Over the past month, I have done my best to immerse myself into the Korean culture, and explore as much as I can. Throughout this process, I have developed a love for Jimjilbangs, Korean bathhouses where you strip down naked and hang out hopping from bath, to bath, to sauna; Korean food, especially Kimchi, I just can’t seem to get enough Kimchi; teaching, which is something I never thought I’d enjoy this much; and lastly, the Korean people, who have been incredibly welcoming and warm since I have arrived in Korea. I had a conversation with a friend recently about the idea that we are considered “foreigners”, but most times we are treated so unbelievably well that it would never feel like you would expect; Korea has naturally become my home away from home.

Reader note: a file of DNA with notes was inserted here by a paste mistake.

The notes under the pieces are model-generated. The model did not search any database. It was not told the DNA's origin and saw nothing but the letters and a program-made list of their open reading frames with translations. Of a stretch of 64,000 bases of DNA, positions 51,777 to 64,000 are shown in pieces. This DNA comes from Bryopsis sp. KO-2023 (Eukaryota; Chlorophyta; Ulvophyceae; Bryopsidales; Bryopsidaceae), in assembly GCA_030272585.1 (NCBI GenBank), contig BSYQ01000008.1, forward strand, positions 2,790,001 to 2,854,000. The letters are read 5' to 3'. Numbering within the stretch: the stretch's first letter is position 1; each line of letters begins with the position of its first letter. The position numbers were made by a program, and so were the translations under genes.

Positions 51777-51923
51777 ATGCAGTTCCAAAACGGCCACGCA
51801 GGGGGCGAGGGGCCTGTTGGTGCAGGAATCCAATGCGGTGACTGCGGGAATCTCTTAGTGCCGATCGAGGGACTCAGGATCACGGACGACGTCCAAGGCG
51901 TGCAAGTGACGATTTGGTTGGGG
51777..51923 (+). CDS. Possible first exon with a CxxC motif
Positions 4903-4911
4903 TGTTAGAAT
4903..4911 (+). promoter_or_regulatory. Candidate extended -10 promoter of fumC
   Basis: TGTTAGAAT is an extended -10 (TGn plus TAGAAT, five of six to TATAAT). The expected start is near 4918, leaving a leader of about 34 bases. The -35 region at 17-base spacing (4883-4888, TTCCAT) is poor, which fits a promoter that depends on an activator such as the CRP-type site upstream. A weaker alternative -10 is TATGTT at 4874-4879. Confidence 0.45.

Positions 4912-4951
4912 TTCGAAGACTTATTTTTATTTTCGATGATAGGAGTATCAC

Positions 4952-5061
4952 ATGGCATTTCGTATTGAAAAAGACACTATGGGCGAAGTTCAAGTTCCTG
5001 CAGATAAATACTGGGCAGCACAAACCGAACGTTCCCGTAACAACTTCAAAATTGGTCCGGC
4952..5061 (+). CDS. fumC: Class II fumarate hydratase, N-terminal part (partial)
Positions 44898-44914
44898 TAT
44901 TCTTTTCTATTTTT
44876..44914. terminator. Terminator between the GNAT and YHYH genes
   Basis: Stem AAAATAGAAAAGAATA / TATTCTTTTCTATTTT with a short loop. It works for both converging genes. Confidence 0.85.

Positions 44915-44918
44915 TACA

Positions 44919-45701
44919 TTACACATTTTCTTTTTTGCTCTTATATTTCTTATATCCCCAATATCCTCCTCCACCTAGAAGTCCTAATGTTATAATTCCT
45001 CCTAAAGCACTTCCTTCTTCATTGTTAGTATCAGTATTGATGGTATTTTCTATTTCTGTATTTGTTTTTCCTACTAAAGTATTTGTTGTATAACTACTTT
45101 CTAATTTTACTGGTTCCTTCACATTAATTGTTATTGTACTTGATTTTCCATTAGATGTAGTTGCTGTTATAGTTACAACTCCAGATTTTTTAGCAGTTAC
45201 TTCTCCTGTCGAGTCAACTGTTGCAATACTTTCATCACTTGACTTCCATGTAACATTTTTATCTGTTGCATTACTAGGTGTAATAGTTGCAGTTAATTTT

I have frequently thought to myself that it really doesn’t “feel” like I am living in Korea. I am waiting for that inevitable moment where I feel like I have entirely left my comfort zone, but it has yet to come. Perhaps this is related to distraction – I have been insanely busy lesson planning, teaching, working towards completing my Masters, going to social events, and exploring my city and neighboring cities. Perhaps when things calm down, it will all settle in. I hope to have a post soon about my apartment, my school and  my local neighborhood. Until then…

Morocco: Beautiful landscapes, delicious food and a side of culture shock